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The Expansion of Islam

Considering all these advantages, it is no surprise to learn that Islam is


winning ten times as many converts as Christianity in the newly
emergent nations south of the Sahara. While accurate statistics are
lacking, some studies indicate that a third of Africas 200 million people
are now Moslems.

Islam has no hierarchic priesthood. Mosque services are conducted by


an imam, a title which simply means "leader." Some Islamic sects have
full-time, paid imams, comparable to Protestant pastors. But the imam is
often a local business or professional man who is well-versed in the
Koran.

Koranic scholars are held in great reverence. Although there is no


central authority in Islam to decide questions of doctrine, many
Moslems accord to Al Azhar University in Cairo a unique eminence in
the preservation and interpretation of Islamic orthodoxy.

During Mohammeds lifetime, Islam was an Arab religion, virtually


unknown outside of the Middle Eastern land in which it was born. But
within a year after Mohammeds death, it had burst out of the Arabian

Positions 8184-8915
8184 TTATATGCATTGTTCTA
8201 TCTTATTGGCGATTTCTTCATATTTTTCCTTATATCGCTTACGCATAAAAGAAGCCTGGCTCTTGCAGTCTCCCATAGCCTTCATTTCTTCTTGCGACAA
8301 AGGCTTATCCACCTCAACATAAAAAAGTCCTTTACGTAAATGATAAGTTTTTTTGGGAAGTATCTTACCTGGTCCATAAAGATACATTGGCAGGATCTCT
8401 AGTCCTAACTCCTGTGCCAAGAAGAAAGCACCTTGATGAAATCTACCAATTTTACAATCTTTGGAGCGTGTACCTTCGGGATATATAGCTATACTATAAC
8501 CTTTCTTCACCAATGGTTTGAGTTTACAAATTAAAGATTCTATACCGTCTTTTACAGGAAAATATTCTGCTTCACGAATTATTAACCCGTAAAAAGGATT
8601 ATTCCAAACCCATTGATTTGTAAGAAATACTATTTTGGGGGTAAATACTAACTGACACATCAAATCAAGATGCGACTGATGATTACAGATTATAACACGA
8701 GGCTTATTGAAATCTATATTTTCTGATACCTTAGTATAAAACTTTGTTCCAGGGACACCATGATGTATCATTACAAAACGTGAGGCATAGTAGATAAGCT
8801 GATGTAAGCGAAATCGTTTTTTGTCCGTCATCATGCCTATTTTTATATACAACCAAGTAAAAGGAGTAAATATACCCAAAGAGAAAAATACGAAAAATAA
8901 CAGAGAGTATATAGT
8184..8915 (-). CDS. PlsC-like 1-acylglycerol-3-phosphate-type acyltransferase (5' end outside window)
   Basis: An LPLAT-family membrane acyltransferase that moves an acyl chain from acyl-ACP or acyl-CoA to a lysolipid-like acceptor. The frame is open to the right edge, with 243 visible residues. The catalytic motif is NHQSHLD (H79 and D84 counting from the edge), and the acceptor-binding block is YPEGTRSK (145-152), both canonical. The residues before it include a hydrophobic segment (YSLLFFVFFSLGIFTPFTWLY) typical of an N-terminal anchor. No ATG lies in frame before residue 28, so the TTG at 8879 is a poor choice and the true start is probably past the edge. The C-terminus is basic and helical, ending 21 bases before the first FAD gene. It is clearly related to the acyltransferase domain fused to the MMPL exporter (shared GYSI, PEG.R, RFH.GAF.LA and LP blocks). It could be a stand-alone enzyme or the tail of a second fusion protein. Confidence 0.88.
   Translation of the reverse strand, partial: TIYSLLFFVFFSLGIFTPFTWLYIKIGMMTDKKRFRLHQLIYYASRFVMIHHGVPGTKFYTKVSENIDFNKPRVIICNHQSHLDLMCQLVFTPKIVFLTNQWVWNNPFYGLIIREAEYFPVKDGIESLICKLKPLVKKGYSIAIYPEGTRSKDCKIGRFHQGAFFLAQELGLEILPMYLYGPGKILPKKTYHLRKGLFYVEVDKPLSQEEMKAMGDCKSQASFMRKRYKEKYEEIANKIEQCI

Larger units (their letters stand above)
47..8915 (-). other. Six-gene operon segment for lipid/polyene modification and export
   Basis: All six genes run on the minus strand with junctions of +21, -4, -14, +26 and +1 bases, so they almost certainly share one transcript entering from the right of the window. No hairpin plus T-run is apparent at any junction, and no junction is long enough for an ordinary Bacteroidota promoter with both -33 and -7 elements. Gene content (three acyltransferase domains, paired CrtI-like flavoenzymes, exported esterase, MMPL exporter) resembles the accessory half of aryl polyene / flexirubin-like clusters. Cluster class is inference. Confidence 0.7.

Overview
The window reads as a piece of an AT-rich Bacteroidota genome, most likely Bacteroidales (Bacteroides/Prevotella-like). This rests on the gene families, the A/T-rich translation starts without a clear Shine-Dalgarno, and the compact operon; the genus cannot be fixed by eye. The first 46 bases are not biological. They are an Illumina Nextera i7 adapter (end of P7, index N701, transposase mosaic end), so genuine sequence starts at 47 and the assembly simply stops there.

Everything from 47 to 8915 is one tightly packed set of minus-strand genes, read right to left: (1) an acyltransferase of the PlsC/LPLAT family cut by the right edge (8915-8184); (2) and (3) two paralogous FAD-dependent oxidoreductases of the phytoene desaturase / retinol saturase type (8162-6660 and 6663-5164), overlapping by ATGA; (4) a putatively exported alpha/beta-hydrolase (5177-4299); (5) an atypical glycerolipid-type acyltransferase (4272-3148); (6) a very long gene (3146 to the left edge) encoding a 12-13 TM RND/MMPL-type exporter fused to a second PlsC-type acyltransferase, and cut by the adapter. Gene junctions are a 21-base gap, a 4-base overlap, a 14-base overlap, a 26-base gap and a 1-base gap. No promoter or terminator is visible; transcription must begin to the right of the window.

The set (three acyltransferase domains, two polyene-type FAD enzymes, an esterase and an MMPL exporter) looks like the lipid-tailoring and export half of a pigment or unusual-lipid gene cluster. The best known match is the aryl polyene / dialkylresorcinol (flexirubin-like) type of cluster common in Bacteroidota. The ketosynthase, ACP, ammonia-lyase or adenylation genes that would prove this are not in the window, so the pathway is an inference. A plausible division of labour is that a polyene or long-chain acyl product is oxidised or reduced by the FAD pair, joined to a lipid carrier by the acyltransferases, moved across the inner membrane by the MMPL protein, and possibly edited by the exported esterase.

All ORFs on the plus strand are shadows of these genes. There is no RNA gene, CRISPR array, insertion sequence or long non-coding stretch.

Peninsula and was sweeping north, east, and west. The military victories
of Arab armies (who threatened to conquer all of Western Europe until
Charles Martel turned back their advance at the historic Battle of Tours
in A.D. 732) unquestionably helped pave the way for the spread of the
Islamic faith just as European colonial conquests opened large areas
of the world to Christian missionaries. But Moslems bitterly resent the
charge, casually made in many Western history books, that Islam won
converts at swords point. They point out that the Koran firmly
admonishes: "Let there be no compulsion in religion," and they assert
that this precept was observed in the toleration extended to Jews and
Christians under Arab rule. In any case, they say, Christians have a lot
of nerve talking about anyone elses using violence as a weapon of
evangelism. Remember the Crusades?